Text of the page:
Now, let's turn to the receiving side. To emphasize the Message-driven POJO behavior will start with the component that is reacting to the messages. The class is called HelloWorldHandler.

public class HelloWorldHandler {

    public void handleMessage(String text) {
        System.out.println("Received: " + text);


Clearly, that is a POJO. It does not extend any base class, it doesn't implement any interfaces, and it doesn't even contain any imports. It is being "adapted" to the MessageListener interface by the Spring AMQP MessageListenerAdapter. That adapter can then be configured on a SimpleMessageListenerContainer. For this sample, the container is created in the ConsumerConfiguration class. You can see the POJO wrapped in the adapter there.

public SimpleMessageListenerContainer listenerContainer() {
    SimpleMessageListenerContainer container = new SimpleMessageListenerContainer();
    container.setMessageListener(new MessageListenerAdapter(new HelloWorldHandler()));
    return container;

The SimpleMessageListenerContainer is a Spring lifecycle component and will start automatically by default. If you look in the Consumer class, you will see that its main() method consists of nothing more than a one-line bootstrap to create the ApplicationContext. The Producer's main() method is also a one-line bootstrap, since the component whose method is annotated with @Scheduled will also start executing automatically. You can start the Producer and Consumer in any order, and you should see messages being sent and received every 3 seconds.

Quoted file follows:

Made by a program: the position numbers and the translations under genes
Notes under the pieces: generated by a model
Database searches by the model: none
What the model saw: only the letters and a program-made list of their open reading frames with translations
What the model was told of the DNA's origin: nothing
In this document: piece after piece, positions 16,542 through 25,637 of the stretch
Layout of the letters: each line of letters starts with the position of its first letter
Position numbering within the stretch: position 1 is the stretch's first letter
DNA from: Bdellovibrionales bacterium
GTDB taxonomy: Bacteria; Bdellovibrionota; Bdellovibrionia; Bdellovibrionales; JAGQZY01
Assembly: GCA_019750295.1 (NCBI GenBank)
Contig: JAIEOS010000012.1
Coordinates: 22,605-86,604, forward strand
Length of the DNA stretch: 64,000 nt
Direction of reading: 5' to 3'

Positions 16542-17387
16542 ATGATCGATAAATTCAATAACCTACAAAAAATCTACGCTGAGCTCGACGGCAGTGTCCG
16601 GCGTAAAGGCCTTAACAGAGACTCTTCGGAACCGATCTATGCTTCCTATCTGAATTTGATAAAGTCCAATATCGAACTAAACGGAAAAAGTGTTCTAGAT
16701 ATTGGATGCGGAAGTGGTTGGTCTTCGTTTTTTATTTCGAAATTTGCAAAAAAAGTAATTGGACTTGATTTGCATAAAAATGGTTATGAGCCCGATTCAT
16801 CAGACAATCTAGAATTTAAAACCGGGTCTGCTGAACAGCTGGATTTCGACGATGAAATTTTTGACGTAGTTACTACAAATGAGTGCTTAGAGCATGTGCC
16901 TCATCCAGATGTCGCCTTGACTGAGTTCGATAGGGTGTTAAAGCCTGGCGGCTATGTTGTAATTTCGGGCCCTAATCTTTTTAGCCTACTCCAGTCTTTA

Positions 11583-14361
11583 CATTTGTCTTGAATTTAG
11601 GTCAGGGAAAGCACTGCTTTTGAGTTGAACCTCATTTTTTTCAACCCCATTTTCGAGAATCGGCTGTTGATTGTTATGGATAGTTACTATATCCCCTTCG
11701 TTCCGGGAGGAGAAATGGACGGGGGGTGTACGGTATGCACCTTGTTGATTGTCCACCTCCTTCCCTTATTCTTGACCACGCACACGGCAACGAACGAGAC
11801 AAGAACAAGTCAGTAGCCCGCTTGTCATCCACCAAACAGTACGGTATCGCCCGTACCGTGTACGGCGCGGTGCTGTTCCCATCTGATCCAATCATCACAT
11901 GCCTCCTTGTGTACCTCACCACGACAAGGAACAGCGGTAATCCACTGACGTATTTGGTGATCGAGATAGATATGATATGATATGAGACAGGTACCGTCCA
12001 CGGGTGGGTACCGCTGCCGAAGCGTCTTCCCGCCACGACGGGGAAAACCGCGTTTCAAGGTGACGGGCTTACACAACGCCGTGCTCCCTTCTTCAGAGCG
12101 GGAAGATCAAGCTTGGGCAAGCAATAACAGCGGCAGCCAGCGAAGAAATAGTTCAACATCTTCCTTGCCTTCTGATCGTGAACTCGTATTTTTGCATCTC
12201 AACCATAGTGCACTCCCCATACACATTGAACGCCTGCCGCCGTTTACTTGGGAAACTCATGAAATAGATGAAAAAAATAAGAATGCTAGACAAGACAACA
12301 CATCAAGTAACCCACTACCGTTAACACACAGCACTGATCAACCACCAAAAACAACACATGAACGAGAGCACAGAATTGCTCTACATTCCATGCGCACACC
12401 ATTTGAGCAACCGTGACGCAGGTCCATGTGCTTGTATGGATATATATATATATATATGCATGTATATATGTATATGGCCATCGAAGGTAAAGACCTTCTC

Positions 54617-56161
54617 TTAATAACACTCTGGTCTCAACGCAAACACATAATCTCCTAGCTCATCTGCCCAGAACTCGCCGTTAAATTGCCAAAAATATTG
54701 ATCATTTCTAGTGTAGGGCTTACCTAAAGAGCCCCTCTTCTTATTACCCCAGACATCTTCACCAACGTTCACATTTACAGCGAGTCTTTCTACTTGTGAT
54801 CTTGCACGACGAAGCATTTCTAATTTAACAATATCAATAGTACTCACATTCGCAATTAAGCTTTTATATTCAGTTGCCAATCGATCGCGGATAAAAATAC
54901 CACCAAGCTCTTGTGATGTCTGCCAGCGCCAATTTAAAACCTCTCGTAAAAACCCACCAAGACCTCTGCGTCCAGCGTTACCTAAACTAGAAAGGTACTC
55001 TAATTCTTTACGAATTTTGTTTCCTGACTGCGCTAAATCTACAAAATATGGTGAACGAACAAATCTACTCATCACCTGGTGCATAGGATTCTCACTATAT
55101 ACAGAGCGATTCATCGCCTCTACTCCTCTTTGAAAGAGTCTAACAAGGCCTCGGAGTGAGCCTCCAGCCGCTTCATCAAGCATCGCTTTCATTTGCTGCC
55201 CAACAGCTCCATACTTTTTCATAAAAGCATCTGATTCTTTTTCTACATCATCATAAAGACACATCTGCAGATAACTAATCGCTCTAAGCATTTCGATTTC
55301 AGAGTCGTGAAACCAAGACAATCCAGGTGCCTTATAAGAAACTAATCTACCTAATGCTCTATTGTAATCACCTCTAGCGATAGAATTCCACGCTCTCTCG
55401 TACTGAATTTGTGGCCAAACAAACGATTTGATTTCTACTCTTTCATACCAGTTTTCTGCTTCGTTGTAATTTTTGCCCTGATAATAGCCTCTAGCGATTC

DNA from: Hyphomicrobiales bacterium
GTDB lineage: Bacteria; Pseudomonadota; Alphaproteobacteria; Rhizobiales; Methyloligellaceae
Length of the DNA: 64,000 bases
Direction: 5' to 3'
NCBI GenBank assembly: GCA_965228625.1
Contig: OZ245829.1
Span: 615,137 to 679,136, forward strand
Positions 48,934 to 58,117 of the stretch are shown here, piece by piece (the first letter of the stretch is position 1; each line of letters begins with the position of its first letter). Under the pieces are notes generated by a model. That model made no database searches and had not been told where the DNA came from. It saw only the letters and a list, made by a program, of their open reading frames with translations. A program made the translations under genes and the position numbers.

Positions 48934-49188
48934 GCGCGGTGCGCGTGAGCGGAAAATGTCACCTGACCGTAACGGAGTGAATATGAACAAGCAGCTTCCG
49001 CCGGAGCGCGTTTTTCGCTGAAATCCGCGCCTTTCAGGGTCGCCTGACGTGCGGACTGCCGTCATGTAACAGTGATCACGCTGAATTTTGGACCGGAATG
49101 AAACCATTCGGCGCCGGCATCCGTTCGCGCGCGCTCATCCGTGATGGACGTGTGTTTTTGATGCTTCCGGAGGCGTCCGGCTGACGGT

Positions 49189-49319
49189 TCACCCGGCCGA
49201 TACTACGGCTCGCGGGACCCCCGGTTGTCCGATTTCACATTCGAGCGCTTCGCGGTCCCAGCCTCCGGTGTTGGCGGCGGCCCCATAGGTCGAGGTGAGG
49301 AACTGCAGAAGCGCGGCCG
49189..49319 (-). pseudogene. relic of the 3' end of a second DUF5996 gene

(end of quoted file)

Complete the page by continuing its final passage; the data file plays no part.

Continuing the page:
5.3 Stock Trading

The Stock Trading sample demonstrates more advanced messaging scenarios than the Hello World sample. However, the configuration is very similar - just a bit more involved. Since we've walked through the Hello World configuration in detail, here we'll focus on what makes this sample different. There is a server that pushes market data (stock quotes) to a Topic Exchange. Then, clients can subscribe to the market data feed by binding a Queue with a routing pattern (e.g. "app.stock.quotes.nasdaq.*"). The other main feature of this demo is a request-reply "stock trade" interaction that is initiated by the client and handled by the server. That involves a private "replyTo" Queue that is sent by the client within the order request Message itself.